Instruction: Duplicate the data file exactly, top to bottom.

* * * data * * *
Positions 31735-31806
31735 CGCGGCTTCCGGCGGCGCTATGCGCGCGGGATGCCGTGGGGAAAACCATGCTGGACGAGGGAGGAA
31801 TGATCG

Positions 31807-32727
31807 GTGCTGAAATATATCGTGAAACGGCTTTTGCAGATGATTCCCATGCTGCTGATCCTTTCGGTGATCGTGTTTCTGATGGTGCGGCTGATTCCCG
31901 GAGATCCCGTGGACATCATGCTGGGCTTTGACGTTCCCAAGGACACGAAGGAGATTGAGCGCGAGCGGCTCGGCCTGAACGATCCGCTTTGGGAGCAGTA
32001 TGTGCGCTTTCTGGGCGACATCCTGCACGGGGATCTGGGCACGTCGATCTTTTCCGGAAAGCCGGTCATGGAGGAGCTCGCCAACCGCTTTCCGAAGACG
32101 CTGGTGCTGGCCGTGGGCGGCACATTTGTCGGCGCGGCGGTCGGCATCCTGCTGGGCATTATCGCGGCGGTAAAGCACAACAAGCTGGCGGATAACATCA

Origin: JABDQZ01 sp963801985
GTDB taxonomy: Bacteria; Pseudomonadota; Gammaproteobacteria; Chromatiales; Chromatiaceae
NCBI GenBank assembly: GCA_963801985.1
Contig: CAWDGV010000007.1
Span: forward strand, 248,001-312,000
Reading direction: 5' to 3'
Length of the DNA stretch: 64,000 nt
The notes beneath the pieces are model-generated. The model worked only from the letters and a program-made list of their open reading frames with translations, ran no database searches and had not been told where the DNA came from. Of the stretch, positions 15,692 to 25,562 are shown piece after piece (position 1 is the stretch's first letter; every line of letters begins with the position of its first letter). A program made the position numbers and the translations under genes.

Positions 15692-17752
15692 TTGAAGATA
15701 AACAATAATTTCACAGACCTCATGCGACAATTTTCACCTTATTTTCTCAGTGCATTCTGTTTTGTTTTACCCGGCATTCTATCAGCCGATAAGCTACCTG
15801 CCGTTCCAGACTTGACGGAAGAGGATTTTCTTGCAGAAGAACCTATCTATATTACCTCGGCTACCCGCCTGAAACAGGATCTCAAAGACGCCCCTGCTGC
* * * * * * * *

Positions 31735-31806
31735 CGCGGCTTCCGGCGGCGCTATGCGCGCGGGATGCCGTGGGGAAAACCATGCTGGACGAGGGAGGAA
31801 TGATCG

Positions 31807-32727
31807 GTGCTGAAATATATCGTGAAACGGCTTTTGCAGATGATTCCCATGCTGCTGATCCTTTCGGTGATCGTGTTTCTGATGGTGCGGCTGATTCCCG
31901 GAGATCCCGTGGACATCATGCTGGGCTTTGACGTTCCCAAGGACACGAAGGAGATTGAGCGCGAGCGGCTCGGCCTGAACGATCCGCTTTGGGAGCAGTA
32001 TGTGCGCTTTCTGGGCGACATCCTGCACGGGGATCTGGGCACGTCGATCTTTTCCGGAAAGCCGGTCATGGAGGAGCTCGCCAACCGCTTTCCGAAGACG
32101 CTGGTGCTGGCCGTGGGCGGCACATTTGTCGGCGCGGCGGTCGGCATCCTGCTGGGCATTATCGCGGCGGTAAAGCACAACAAGCTGGCGGATAACATCA

Origin: JABDQZ01 sp963801985
GTDB taxonomy: Bacteria; Pseudomonadota; Gammaproteobacteria; Chromatiales; Chromatiaceae
NCBI GenBank assembly: GCA_963801985.1
Contig: CAWDGV010000007.1
Span: forward strand, 248,001-312,000
Reading direction: 5' to 3'
Length of the DNA stretch: 64,000 nt
The notes beneath the pieces are model-generated. The model worked only from the letters and a program-made list of their open reading frames with translations, ran no database searches and had not been told where the DNA came from. Of the stretch, positions 15,692 to 25,562 are shown piece after piece (position 1 is the stretch's first letter; every line of letters begins with the position of its first letter). A program made the position numbers and the translations under genes.

Positions 15692-17752
15692 TTGAAGATA
15701 AACAATAATTTCACAGACCTCATGCGACAATTTTCACCTTATTTTCTCAGTGCATTCTGTTTTGTTTTACCCGGCATTCTATCAGCCGATAAGCTACCTG
15801 CCGTTCCAGACTTGACGGAAGAGGATTTTCTTGCAGAAGAACCTATCTATATTACCTCGGCTACCCGCCTGAAACAGGATCTCAAAGACGCCCCTGCTGC